Gravity's Rainbow

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Matthew Shepard’s murder kept me in the closet a long time.

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Fence me in

Fence me in by Bradley Gordon on Flickr

My family watched a lot of The 700 Club. I read about Matthew Shepard’s murder in its newsletter on the long walk home from school one day. I don’t remember the exact words. I do remember the day. It was cold, overcast, and miserably damp. My feet squelched in the mud.

The newsletter must have been graphic because even now I feel sick and am assaulted with horrific imaginings so vivid they seem to be memories. I stood in the road a long time, watching the primed tobacco stalks slouching with rot in the waterlogged fields.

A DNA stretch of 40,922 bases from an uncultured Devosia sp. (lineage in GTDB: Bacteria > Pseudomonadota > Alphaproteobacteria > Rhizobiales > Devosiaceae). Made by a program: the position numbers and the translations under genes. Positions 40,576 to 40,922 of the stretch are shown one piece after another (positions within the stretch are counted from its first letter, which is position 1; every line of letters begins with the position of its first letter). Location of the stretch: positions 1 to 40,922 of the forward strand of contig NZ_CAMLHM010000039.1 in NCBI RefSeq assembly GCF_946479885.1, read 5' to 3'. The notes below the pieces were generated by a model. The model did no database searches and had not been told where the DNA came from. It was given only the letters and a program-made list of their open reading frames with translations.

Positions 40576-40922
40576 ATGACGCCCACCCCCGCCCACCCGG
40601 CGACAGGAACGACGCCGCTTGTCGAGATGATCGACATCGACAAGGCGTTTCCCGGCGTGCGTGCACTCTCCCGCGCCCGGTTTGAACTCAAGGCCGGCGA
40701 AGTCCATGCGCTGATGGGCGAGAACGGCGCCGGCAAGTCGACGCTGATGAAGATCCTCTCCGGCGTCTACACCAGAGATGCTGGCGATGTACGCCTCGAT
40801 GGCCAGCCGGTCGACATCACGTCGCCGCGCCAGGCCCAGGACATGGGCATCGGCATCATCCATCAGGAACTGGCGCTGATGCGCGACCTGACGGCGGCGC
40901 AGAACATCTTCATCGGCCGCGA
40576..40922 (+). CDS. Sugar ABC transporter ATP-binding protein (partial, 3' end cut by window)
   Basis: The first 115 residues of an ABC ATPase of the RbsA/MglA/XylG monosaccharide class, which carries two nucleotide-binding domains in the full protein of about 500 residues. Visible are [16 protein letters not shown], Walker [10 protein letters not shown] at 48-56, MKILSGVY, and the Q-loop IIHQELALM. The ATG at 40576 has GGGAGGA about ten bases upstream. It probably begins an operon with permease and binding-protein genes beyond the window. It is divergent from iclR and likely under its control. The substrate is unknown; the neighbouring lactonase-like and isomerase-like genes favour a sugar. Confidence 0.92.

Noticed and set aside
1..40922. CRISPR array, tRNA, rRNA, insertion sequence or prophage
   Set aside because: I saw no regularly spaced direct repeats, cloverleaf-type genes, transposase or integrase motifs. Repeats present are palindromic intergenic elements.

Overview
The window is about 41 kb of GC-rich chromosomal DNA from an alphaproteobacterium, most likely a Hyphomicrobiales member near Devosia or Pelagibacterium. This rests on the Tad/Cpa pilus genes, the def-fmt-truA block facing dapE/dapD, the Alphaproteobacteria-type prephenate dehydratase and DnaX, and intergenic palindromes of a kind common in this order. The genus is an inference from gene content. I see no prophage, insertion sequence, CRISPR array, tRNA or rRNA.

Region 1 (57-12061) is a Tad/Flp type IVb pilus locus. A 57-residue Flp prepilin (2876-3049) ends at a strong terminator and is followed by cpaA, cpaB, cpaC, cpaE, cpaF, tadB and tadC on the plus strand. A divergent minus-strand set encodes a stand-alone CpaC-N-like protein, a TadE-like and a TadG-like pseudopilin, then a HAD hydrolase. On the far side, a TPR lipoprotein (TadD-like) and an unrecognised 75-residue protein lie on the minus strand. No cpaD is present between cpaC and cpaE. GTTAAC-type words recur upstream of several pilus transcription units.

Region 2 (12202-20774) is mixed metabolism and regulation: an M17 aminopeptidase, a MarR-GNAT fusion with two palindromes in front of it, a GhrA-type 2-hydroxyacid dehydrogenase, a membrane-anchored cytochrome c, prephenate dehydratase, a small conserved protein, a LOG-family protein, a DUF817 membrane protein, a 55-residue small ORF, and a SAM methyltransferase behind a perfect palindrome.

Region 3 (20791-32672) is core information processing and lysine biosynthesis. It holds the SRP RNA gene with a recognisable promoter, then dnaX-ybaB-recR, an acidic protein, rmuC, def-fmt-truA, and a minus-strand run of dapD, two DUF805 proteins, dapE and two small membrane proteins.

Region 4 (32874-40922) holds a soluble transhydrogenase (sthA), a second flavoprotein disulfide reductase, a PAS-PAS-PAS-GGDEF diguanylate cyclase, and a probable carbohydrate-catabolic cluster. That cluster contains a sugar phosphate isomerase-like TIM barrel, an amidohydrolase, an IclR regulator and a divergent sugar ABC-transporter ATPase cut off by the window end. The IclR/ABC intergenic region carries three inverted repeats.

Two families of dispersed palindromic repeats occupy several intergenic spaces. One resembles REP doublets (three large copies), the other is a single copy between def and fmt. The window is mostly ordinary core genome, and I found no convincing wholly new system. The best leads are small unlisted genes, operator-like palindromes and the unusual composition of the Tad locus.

I didn’t know exactly what a homosexual was, but I understood from the newsletter that this is what would happen if you were one. I understood that it was evil and evil has consequences. My terrified empathy was soothed by the distance between myself and Wyoming, between myself and homosexuality.

But. There was a girl on the softball team at school who waited for me outside homeroom and asked me to the movies with her. I felt something exciting and frightening and wonderful around her.

Not much later, I learned what homosexual meant. But I never connected that word to myself, no matter how I felt about that softball player in middle school or other girls I knew later. I remembered Matthew Shepard and knew that I wasn’t evil – I wasn’t a bad person who could be tortured to death for some secret dirty thing.

Until, one day, I realized that that was exactly what people who watch the 700 Club thought of people who had feelings like mine.

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